That same year, the drilling opponents scored their biggest win: A federal court ruled that further studies needed to be done on the potential impact of oil exploration on the marine environment. In 2010 the British Petroleum oil disaster in the Gulf of Mexico provoked a federal moratorium on offshore drilling, and Cannon hoped the Alaskan Arctic would remain permanently off-limits. But not everyone in her state—or even her town—shared that dream. Alaska is hugely dependent on oil revenue; the state issues an annual oil-dividend check (averaging $1,485 a year over the past decade) to every resident and collects no income tax. Alaska sued to have the moratorium overturned; the ban was lifted in October 2010, but a series of permit and regulatory hurdles effectively stalled Shell until this past summer, when the company got permission to proceed.
But federal approval did not come without serious reservations. A June 2011 report by the U.S. Geological Survey concluded that “many of the challenges emerging in Arctic oil and gas development decision-making are beyond the ability of science alone to resolve.” And even if Shell is capable of containing and cleaning up an Arctic spill, it could be defeated by the logistics of merely bringing the necessary equipment to a disaster site if conditions of heavy ice, fog, wind and total winter darkness prevail. How will Shell muster the necessary technology, Cannon asks, when sometimes “even medevacs can’t reach us”? In her view, the Iñupiat cannot afford to roll the dice and hope for the best.
“I am haunted by the worry that an oil spill will occur in our waters,” she told a House subcommittee in 2011. “The animals would either disappear or be so contaminated that my children or grandchildren would be forced to decide which is less harmful to them: contaminated whale meat or processed food shipped up from someplace like Costco . . . I know that genocide is a harsh word, but that’s what it would be.”
As Cannon stood outside her ice cellar earlier this year, Beardsley videotaped a new public service appeal. Cannon gazed solemnly into the camera and lamented Obama’s ultimate decision in Shell’s favor: “It hardens my heart and makes me sad to know he agreed.”
In recognition of her determination, Cannon was awarded a prestigious $150,000 Goldman Environmental Prize for activism last April. She wore a traditional patchwork-fur parka to the San Francisco ceremony and enthralled the crowd with the story of her father’s dying wish.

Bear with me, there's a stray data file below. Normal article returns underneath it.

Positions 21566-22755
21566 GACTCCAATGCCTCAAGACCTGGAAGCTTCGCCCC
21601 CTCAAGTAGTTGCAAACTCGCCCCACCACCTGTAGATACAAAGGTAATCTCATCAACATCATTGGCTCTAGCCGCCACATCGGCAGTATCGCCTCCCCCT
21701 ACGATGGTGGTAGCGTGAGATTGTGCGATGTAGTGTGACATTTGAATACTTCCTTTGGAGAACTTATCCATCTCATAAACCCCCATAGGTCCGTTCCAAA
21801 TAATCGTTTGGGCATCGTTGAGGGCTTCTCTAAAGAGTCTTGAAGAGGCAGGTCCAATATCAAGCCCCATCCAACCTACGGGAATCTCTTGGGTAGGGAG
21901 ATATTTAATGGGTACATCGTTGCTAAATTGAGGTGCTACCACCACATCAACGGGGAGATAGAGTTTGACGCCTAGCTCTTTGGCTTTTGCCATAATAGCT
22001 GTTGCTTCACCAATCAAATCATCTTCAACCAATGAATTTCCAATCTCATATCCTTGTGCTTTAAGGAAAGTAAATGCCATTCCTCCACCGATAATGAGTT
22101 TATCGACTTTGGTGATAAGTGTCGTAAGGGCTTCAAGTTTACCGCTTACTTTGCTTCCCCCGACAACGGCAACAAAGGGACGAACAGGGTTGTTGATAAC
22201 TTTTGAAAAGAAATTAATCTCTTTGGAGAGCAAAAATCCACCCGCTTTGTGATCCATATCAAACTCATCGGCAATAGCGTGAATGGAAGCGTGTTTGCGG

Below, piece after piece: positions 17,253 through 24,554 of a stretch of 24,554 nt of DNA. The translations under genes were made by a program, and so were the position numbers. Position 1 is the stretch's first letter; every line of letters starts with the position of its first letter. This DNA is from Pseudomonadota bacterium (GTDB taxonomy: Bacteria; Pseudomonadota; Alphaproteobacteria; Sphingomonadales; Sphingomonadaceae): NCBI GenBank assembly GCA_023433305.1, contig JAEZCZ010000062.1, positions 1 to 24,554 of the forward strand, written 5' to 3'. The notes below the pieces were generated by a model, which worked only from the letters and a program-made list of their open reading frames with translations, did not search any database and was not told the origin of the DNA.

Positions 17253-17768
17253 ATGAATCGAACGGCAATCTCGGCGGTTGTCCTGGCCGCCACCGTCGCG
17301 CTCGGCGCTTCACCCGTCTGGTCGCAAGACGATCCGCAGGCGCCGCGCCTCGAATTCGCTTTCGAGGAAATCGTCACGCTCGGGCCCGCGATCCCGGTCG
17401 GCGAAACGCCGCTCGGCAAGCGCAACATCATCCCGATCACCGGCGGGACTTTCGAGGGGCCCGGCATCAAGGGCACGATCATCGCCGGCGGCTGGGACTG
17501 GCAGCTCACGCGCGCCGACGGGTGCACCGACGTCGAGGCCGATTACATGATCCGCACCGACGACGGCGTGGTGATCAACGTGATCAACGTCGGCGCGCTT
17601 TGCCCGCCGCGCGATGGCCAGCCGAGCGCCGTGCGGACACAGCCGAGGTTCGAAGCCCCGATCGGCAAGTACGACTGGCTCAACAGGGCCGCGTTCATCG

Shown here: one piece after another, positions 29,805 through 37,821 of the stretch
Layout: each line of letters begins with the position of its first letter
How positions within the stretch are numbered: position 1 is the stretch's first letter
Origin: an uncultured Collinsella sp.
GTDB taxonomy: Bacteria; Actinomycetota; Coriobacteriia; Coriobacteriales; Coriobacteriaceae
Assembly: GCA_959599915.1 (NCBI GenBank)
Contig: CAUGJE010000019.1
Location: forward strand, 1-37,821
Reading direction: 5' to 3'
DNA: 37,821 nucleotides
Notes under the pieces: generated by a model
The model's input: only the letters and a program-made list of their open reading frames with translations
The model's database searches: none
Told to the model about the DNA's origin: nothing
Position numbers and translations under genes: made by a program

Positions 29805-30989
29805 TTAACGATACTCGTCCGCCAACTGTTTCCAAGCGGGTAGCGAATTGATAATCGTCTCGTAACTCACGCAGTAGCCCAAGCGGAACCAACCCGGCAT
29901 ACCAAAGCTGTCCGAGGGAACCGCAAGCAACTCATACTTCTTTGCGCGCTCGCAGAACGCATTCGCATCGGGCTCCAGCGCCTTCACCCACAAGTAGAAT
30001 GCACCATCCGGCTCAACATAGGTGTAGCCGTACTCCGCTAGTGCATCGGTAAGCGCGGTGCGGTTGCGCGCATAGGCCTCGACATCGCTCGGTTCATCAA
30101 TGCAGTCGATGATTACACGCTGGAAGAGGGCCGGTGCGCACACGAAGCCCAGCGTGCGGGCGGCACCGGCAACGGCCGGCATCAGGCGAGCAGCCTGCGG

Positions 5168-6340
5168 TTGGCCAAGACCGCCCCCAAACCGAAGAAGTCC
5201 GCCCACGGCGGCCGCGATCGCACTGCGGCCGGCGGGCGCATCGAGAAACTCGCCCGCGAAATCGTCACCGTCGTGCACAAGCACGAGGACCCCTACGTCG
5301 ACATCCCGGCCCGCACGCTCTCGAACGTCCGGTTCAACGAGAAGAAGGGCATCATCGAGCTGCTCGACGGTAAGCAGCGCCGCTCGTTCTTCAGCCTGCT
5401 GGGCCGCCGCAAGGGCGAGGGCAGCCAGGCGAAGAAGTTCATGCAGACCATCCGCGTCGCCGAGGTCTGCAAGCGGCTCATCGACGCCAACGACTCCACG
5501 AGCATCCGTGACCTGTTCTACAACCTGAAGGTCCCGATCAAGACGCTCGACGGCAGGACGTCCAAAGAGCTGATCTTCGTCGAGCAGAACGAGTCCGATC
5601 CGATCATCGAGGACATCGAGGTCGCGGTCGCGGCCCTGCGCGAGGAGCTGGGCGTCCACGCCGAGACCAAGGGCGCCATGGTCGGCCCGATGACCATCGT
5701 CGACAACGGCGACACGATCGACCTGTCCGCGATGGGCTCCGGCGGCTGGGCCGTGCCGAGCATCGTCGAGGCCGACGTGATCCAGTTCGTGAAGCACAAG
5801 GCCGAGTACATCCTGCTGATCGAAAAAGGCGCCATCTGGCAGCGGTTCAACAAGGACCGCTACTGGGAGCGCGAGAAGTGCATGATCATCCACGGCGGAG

Nine years ago, she told them, Henry Nashookpuk, critically ill and physically spent, longed to be present at one more whale hunt. “As brittle and fragile as he was from the cancer, weighing only 90 pounds,” Cannon recounted, “he wanted to join my brother’s crew one last time. Of course, my reaction was no.”
But her father would not be dissuaded. So as the icebergs melted in the Arctic that spring and the graceful whales reappeared along the coast, Nashookpuk’s grown children carried him, in a sled lined with animal pelts and pulled by snowmobile, to the frozen shore of the Chukchi Sea.
Once at the water’s edge, the old whaling captain sipped a cup of tea while he gazed across a horizon as formidable as it was familiar. He murmured something Cannon couldn’t hear, finished his tea and then said simply, “I’m ready.” He died a month later.
Cannon still chokes up at the memory, unable to find the words to describe the bond between her people and the sea. “It’s not something you can explain,” she says. “It’s something you just have to feel.”
Mining the Arctic could generate $167 billion in federal revenue and create an average of 54,700 jobs a year through 2057. But whether much prosperity will trickle down to Cannon’s hometown is a question no one can yet answer. Jobs created by extracting offshore oil would be years away and for the most part filled by nonnatives with the specialized skills needed for the operation. But even anti-drilling crusaders like Cannon readily agree that the state of Alaska would not be able to provide the infrastructure of schools, roads, sewer systems and public services in the North Slope without the money generated by oil. Still, dissatisfaction over that dependence runs deep in the hearts of people proud of their ability to survive for thousands of years amid some of nature’s harshest challenges. When oil companies send crates of fresh apples, oranges and watermelon to Point Hope as gifts during the whale festival, Cannon forbids her children and grandchildren to eat any.
Point Hope was instrumental in rallying other native communities to fight against drilling, says Beardsley. Cannon has added declarations of support to lawsuits filed by a coalition of villages and environmental groups arguing that there is no proven technology to contain or clean up an oil spill in Arctic conditions. But when Shell agreed to concessions, including a moratorium on drilling during the whale hunt and some $5 million for environmental studies and monitoring (with local advisers hired to help), various groups—including the North Slope county government and the Alaska Eskimo Whaling Commission—dropped their opposition. But not the tribal community of Point Hope. “I’m not convinced,” says Cannon, noting that even without a spill, the marine life could be driven away. “The noises and vibrations could change the pattern of migration.”